Thursday, October 4, 2012
Romney Won the Performance, Not the Debate
by Dee Newman
Unfortunately, a debate’s outcome is often determined by “performance art”, rather than objective facts. Logical consistency and factual accuracy are frequently eclipsed by a brazen, unashamed willingness to lie. That, it seems, is what happened in last night’s debate.
Scoring the debate, the political pundits gave Romney the win. Time and again Mr. Romney refused to be dismayed or deterred in his audacious effort to represent himself as a man of the people through a subterfuge of incredible incarnations, acute contradictions and glaring gaps in his policies. Though President Obama repeatedly pointed them out, he did so with an air of exasperation rather than determined resilience.
Romney reiterated his empty promises of more jobs, fewer regulations, and lower marginal tax rates. He refused to acknowledge any missing details in his proposals, or any inconsistency in his budget arithmetic. And, he did it with an air of audacious confidence that seemed to confuse and confound the President, not to mention the moderator, the press afterwards, as well as, millions watching “the performance”.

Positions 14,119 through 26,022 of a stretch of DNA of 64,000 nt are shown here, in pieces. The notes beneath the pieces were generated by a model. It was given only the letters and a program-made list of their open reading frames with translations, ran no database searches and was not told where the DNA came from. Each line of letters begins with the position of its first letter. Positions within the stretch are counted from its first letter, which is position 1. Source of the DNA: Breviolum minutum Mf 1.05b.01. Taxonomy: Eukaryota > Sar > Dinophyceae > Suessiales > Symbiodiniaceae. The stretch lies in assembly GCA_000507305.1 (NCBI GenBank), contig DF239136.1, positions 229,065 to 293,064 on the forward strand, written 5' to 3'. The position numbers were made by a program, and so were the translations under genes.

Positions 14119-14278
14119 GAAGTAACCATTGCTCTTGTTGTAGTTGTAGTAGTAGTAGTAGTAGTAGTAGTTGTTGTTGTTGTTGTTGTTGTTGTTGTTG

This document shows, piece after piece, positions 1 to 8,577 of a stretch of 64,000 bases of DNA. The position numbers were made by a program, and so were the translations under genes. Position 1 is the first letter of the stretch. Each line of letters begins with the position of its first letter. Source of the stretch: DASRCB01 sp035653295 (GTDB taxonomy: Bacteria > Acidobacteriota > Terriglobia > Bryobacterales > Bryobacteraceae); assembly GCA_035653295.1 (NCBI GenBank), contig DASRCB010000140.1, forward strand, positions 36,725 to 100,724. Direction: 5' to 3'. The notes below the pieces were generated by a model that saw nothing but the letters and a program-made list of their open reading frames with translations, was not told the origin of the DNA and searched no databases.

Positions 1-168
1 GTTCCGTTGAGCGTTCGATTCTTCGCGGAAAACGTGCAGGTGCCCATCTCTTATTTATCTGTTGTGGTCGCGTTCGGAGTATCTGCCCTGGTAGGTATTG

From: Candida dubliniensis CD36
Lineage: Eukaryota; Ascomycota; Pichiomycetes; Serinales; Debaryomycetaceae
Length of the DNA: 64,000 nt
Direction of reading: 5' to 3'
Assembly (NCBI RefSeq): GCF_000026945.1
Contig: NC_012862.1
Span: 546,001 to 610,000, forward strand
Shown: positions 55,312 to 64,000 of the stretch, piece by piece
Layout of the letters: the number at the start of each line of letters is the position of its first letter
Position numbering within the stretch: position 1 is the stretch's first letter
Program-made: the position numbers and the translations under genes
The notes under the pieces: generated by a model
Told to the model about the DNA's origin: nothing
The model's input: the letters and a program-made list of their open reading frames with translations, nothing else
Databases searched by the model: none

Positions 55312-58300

It is easy to fault the President for his “lethargic” performance, as many have done. But, when we allow substantive facts to be trumped by bad math, inconsistent rhetoric, and brazen lies the art of persuasion becomes more “performance art” than a debate of interactive and factual arguments, examining what is or isn't true.
If delivering (with conviction) vague, misleading policy explanations riddled with falsehoods makes Romney an acceptable candidate to the most powerful position in the world, then what does that say about us?
In short, Romney won “the performance”. The facts and the truth still remain with the Presidents.